“Patience is a virtue!”
My mother used to say this to me when I was a child (she still does) and it drove me insane, but she was right.
If you want your blogging efforts to be successful, you have to be patient, no matter how maddening it seems at times. There is rarely any instant gratification when it comes to blogging -- or anything worthwhile, for that matter -- but if you’re consistently putting out quality content, you will see amazing results over time.
To make this aspect a little less painful, set small milestones/goals for yourself, and reward yourself when you reach them. Your post got X number of shares? Fabulous! Take a moment to be proud. Give yourself a pat on the back. Buy yourself a new pair of shoes (I’ll use almost anything as a reason to buy new shoes.)
“There’s already so much content out there.”
There’s a mind-blowing amount of content that already exists, and there’s a good chance someone’s already written about whatever topic you’ve chosen … and that’s okay.
It’s your content. Put a unique spin on it and make it your own, or there’s a good chance it wouldn’t appeal to very many people even if there weren’t a sea of content available to your audience at all times.
“My boss/coworkers think I’m wasting my time.”
Metrics. Metrics. Metrics! If you can’t tell them, show them.
It might be frustrating at first, but if you stick with it long enough to be able to do a few simple reports and show numbers -- like site traffic, leads generated, even customers closed -- that can directly be attributed to your blogging efforts, you’ll probably see a radical shift in their attitude.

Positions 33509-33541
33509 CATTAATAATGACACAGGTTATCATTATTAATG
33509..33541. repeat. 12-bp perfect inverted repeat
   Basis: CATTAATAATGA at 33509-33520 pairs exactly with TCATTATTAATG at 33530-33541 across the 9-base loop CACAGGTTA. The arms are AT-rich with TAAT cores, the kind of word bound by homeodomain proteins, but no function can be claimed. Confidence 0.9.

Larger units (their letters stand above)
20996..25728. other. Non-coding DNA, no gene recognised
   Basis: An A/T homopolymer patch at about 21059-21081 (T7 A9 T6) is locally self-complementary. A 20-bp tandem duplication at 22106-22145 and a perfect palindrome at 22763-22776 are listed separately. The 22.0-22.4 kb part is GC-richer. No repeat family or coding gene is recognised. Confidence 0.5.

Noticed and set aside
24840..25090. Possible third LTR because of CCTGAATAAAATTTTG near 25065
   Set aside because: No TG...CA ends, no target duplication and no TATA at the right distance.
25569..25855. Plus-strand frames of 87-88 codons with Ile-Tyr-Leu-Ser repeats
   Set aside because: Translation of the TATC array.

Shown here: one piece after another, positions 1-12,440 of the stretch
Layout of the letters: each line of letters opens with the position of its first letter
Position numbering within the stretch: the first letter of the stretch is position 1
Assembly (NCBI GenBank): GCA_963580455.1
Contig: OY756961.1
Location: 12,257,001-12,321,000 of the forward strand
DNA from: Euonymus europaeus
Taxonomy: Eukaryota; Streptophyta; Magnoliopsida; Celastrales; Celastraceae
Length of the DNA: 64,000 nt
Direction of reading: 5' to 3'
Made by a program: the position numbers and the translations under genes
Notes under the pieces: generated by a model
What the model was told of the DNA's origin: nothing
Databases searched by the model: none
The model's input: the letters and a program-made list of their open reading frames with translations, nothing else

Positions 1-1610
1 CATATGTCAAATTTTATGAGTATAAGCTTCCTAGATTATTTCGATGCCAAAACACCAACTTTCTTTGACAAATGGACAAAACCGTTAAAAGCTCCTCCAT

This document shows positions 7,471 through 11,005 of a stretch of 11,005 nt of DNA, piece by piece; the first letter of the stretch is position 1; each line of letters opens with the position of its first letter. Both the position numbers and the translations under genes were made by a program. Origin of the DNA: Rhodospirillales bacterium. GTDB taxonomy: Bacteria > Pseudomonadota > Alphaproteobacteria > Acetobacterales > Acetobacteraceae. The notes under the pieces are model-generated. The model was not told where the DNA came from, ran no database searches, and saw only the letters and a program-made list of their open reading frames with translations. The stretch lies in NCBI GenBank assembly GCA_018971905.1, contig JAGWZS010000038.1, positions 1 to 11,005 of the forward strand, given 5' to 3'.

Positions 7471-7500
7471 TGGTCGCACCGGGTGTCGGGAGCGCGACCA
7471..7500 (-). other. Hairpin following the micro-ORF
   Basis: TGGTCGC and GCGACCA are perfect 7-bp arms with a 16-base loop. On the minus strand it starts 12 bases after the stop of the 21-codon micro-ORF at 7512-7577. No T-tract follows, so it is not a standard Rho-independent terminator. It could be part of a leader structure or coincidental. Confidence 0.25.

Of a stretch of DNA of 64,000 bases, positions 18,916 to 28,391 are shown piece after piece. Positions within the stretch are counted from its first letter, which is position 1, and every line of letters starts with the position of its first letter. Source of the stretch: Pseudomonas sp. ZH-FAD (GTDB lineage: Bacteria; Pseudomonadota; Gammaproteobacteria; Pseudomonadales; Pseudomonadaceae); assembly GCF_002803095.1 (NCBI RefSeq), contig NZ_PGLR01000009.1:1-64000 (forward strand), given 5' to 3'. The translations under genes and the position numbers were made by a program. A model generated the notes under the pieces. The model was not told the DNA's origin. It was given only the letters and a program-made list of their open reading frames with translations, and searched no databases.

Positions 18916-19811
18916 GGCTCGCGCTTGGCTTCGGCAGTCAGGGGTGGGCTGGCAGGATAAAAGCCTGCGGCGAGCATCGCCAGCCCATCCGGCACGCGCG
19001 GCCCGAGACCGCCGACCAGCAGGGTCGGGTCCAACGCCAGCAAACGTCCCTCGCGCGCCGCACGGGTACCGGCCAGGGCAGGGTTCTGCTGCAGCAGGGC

You might not only get the respect and recognition you’re looking for, but possibly even some leverage to use toward a budget or staff increase.
“I’m doing everything I’m supposed to be doing and still not seeing any results.”
If you’re consistently doing everything you’re supposed to be doing to make sure your blogging efforts are successful and you’re still not seeing results, you need to do some serious assessment to figure out why.
Have you clearly defined your buyer personas, and are you writing your content with them in mind? Are you promoting and sharing your content? Is your content relevant, interesting, and useful to your audience? Are you targeting appropriate keywords? Are you publishing frequently and consistently?
There’s a good chance you’ve strayed from one of those paths and you need to be honest with yourself during your assessment if you want to figure out what you can do to start reaching your goals.
“I can’t get people to share/comment/interact with my content.”
Not all successful blog posts get comments. Not all readers of blogs leave comments. Remember, you’re writing for your buyer personas.
If you’ve determined that comments are important, take a moment a read a few of your posts. Are you asking people to interact with you? Have you written your content in a way that encourages your audience to participate, comment, and interact?
As Nora Roberts said, “If you don’t ask, the answer is always no.”
“My company/industry is too boring to write about.”
As my CEO says, “There’s no such thing as a boring industry.” No matter how dull you may feel the topic you’re covering is, don’t forget to think outside the box. You’re trying to really connect with your human audience, so don’t write like a robot.
Think of some fun analogies, use your sense of humor, and find a few attention-grabbing images to use throughout your content. All you have to do is remember you’re writing for real people, with real problems that you’re trying to offer a solution to.
Whether you can relate to all twelve items on this list, or just a few, the best way to combat your blogging blues is to embrace blogging and all of the hard work that comes with it. Stop looking for shortcuts and get to it -- you’ll thank yourself later.